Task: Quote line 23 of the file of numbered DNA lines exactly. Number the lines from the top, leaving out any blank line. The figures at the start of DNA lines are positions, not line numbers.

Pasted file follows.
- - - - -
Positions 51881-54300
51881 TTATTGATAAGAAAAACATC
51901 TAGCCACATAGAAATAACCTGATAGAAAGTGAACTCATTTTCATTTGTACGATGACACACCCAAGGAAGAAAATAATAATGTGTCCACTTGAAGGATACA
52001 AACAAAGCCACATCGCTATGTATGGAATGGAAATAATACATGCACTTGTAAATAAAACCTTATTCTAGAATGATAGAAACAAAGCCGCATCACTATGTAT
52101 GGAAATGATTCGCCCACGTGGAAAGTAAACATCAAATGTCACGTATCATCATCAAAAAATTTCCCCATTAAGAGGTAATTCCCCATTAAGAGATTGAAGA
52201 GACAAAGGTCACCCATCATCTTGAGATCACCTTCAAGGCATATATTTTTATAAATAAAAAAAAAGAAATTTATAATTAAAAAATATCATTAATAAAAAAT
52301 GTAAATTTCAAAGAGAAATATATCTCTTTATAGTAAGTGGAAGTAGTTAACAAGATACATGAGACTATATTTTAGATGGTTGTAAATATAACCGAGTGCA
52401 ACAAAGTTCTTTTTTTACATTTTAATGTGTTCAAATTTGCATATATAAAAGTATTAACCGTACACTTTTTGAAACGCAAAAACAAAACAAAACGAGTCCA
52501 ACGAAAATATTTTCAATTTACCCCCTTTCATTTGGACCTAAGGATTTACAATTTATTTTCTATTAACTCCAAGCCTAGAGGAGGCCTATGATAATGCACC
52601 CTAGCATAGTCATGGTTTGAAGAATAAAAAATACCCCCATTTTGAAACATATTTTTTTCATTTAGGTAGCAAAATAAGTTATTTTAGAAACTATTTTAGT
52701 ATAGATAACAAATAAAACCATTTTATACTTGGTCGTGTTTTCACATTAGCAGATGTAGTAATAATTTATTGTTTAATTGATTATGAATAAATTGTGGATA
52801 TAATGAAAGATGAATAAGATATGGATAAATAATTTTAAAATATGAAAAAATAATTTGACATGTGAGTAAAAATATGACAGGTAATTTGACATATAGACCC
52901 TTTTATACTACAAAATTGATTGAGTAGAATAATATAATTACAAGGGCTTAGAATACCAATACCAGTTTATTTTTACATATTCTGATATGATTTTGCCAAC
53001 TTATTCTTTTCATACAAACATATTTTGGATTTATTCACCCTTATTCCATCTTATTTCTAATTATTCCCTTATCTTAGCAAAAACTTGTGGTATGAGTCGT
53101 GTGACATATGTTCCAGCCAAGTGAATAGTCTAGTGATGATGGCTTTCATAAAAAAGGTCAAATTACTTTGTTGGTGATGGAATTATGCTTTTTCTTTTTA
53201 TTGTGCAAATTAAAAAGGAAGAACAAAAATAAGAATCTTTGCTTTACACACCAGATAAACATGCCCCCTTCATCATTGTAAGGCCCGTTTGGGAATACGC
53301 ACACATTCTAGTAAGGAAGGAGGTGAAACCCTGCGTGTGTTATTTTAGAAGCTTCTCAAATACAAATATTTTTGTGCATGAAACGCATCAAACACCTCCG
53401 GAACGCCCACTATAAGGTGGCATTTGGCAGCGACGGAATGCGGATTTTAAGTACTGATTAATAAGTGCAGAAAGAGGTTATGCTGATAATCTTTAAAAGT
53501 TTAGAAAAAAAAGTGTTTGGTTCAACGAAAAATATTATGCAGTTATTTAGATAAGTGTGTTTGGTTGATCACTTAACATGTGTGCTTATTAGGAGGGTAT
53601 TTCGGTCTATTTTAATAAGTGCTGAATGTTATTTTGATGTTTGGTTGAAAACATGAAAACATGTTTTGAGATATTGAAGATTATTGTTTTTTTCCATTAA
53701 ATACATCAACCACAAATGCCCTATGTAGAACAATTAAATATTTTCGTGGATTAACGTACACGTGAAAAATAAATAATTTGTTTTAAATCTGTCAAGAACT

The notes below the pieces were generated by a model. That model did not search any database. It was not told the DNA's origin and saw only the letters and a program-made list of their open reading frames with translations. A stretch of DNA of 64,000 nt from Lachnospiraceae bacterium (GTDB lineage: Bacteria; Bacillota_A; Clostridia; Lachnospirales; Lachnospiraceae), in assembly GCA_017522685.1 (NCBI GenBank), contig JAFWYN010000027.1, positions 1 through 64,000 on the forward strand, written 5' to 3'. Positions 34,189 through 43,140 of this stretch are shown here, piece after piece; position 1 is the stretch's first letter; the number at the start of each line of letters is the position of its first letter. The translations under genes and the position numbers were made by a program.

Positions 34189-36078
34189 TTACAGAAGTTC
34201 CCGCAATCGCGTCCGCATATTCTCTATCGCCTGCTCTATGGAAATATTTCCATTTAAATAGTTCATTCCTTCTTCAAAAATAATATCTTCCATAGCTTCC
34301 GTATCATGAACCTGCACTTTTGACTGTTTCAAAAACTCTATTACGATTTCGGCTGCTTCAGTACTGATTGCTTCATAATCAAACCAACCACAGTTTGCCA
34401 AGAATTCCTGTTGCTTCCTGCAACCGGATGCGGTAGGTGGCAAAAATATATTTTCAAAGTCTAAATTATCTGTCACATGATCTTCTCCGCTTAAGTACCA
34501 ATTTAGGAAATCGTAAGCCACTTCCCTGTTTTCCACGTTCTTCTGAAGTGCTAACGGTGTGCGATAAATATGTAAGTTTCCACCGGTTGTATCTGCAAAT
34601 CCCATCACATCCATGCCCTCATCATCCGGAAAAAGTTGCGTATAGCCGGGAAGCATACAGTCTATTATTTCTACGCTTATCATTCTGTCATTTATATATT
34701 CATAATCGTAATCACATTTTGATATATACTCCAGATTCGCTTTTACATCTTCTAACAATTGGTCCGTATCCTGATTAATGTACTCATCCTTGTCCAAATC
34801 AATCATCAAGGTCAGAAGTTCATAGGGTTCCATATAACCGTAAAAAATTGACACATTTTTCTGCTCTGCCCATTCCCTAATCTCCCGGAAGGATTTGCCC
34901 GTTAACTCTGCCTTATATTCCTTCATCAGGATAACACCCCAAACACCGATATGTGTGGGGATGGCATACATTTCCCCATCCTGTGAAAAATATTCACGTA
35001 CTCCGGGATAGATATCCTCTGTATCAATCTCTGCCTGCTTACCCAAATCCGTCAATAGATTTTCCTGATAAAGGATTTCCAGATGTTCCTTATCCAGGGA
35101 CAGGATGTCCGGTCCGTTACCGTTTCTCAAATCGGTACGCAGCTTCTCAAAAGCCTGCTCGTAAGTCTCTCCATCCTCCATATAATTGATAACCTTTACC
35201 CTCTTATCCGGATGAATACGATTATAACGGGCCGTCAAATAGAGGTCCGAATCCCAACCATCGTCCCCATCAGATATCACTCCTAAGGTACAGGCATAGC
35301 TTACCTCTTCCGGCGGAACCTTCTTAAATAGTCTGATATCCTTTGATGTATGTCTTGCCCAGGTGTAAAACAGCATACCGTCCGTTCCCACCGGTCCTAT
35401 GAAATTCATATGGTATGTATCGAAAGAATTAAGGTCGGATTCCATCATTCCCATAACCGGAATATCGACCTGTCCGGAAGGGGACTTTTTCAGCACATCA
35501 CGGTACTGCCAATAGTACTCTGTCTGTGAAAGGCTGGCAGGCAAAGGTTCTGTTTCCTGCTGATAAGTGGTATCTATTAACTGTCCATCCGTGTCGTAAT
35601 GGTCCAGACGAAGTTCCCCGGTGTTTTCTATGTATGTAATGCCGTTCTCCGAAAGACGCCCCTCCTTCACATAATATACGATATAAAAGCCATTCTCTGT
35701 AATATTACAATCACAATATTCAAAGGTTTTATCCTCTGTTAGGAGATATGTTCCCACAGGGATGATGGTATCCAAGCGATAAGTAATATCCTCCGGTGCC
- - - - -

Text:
Positions 34189-36078